Long known as the leading player for photocopier, Xerox Corporation has steadily evolved as a leader in colour-based printing and is a key player in digital printing, both as a maker of machines and a provider of services for the publishing and printing industries. In Delhi on a visit for industry exhibition IPEX last month, Ursula Burns, Xerox Corp’s President, spoke to Narayanan Madhavan and Ruchi Hajela on how Xerox and digital printing are changing the game. Excerpts:
What is the portfolio of products and services that Xerox offers?
We have four pieces of our strategy. The first plank to our strategy and the most visible to people is drive to ensure that we can offer colour document management and reproduction everywhere – we want to lead in colour. We will have colour systems that provide the best colour quality, at the best possible price, at the best easy of use. If you think about documents today, hard copy documents - over 90 per cent of those documents are printed in black and white. It’s kind of a strange thing because if you think about the world, nothing is in black and white but most documents are still reproduced in B&W. Why would that be so? It’s because colour is expensive, it was hard to use and when we did have colour in the past it didn’t look as good.
The second piece of the strategy is growing the digital printing market, what we call the New Business of Printing – it is to make more of that 400 billion dollars of revenue, that’s out there - make it more personal, make it more short run.
The third piece of the strategy is Services. It is a big piece of our strategy and is a fast growing piece as well. It is one that extends beyond Xerox machines into solutions. It is about working with enterprises to manage their print copy infrastructure, their documents and their content.
The fourth plan of our strategy is to offer solutions and value propositions to smaller and medium size businesses.
How will Xerox make all of this possible? It isn’t as easy as this?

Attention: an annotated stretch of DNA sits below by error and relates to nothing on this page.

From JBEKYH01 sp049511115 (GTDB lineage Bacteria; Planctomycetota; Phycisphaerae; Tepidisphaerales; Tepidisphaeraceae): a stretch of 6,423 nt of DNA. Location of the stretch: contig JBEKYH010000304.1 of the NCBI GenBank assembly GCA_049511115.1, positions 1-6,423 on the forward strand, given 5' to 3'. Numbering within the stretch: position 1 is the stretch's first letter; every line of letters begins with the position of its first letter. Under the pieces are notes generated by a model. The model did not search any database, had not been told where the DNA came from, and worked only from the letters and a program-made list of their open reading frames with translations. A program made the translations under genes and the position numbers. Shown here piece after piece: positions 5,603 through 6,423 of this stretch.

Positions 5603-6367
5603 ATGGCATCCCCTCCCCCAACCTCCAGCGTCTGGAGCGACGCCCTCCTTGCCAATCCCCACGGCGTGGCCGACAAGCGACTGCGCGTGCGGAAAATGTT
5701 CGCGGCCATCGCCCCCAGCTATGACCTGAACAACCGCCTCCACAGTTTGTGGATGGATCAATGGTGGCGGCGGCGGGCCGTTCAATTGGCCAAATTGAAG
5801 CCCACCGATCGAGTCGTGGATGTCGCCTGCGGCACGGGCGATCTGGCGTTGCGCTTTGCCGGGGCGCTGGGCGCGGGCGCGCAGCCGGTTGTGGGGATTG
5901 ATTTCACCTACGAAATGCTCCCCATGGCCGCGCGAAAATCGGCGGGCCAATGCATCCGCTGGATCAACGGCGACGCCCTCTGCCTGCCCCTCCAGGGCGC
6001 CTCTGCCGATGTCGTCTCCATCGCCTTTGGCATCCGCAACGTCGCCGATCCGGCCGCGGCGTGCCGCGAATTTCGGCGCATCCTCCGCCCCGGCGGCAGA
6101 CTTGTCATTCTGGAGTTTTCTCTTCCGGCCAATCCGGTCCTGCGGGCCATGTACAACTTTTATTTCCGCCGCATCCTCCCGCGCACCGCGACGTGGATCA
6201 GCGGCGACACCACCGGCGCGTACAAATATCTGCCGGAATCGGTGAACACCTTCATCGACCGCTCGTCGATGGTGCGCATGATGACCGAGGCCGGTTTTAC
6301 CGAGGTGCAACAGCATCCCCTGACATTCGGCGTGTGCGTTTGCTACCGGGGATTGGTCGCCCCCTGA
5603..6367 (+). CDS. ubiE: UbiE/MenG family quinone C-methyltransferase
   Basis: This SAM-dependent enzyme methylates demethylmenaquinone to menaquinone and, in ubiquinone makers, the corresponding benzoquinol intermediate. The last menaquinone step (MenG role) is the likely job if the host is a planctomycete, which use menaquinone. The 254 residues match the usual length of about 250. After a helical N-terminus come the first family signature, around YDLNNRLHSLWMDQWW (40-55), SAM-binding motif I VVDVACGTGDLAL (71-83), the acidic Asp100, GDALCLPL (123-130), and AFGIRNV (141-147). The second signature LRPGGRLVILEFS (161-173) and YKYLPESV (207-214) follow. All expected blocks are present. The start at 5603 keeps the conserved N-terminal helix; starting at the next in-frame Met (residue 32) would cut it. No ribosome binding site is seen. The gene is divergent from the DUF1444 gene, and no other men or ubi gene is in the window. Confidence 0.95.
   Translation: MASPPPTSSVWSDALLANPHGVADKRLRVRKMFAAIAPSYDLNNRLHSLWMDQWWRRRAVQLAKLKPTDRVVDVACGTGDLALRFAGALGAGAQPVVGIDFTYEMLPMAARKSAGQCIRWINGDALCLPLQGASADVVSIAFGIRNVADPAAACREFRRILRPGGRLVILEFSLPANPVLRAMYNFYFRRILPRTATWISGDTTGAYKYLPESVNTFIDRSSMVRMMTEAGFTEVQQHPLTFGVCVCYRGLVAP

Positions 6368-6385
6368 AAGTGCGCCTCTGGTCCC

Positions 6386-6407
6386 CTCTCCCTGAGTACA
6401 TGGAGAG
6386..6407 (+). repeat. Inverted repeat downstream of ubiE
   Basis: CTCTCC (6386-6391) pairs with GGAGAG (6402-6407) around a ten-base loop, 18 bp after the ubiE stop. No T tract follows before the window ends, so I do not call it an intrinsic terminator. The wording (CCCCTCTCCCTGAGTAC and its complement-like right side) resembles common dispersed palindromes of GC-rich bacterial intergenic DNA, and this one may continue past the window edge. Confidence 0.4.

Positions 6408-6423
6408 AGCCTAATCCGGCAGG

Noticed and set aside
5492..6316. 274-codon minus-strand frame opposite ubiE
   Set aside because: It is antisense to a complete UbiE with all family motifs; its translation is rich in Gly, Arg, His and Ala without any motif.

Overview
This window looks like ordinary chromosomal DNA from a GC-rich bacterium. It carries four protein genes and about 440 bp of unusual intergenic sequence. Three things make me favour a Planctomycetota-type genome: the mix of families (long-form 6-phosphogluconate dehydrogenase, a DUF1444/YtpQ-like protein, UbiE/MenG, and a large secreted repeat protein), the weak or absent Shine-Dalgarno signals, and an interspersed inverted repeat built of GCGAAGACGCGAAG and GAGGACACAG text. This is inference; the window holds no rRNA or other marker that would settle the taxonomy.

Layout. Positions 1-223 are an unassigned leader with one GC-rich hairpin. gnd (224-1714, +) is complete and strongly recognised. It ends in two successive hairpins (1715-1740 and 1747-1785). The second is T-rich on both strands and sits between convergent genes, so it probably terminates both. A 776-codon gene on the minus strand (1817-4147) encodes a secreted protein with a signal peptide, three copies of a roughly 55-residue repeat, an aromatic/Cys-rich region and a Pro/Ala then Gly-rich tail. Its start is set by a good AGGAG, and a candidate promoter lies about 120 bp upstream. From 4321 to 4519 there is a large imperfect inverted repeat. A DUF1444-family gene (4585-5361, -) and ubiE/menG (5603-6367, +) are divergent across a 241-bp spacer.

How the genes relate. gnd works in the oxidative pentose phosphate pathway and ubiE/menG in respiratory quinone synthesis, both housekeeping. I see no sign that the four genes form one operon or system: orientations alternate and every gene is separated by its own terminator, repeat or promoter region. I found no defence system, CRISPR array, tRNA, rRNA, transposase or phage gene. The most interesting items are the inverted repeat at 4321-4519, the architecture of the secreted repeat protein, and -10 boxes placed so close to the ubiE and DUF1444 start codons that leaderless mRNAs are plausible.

I agree, it isn’t as easy. The biggest challenge we thought initially was competitors. We are fighting with HP and others for this market.
It turns out that the biggest challenge is developing the market. Making it easy for people who currently have traditional printing methodologies. Working with commercial printers who have offset presses or other presses, to develop a profitable business. They are wedded to the old way of doing business; they know how to operate that. They are safe in that environment; they are not safe in moving to a Just in Time, fast turnaround, personalized, business model. For the print providers, it is about how do we work with them to change their business model. We felt we would have to compete with Canon – they have a fast press, we have a fast press. We have less competition there. The biggest challenge therefore has not been competitors but that of developing the market.
What does it mean to the good old printer? What can they do now that they could not do before?
There is a whole new set of jobs that was not done before and is now possible. If you type the world personalization in the computer, you can see that everything can be personalized – from a coffee cup to an M&M (candy), including advertising promotions to you.
It allows people/printers to expand into a space that they would never able to expand before. Most books today are done in a very small number of dedicated book printing houses.
For example, McGrawHilll does books. But now a lot of books are done by these small printers. Why would they be able to do books when a big vendor does 100,000 books and more. The books they do are short run, like 5,000 or even 500 copies that were not economical in an offset press. So a whole lot of work now comes to digital printers. Because digital allows you to personalize, do short runs and have a fast turnaround in a cost effective way.
How much investment does one need for an entrepreneur to get into digital printing as compared to an old (offset) printing entrepreneur?
A traditional press runs in millions of dollars. A traditional 4-6 station press costs between 750,000 US dollars to a million US dollars.
For a digital press, you can go as low as $25,000 for a colour, light duty but very effective printing technology, all the way to $750,000 for a fully configured iGen3.
What is happening in India? How much of a legacy market do you have here?
There has been a leapfrog in the last couple of years, from predominant photocopying stocks two years ago to a situation where 90 per cent of what we sell is either a printer or multifunctional device. There has been a dramatic shift.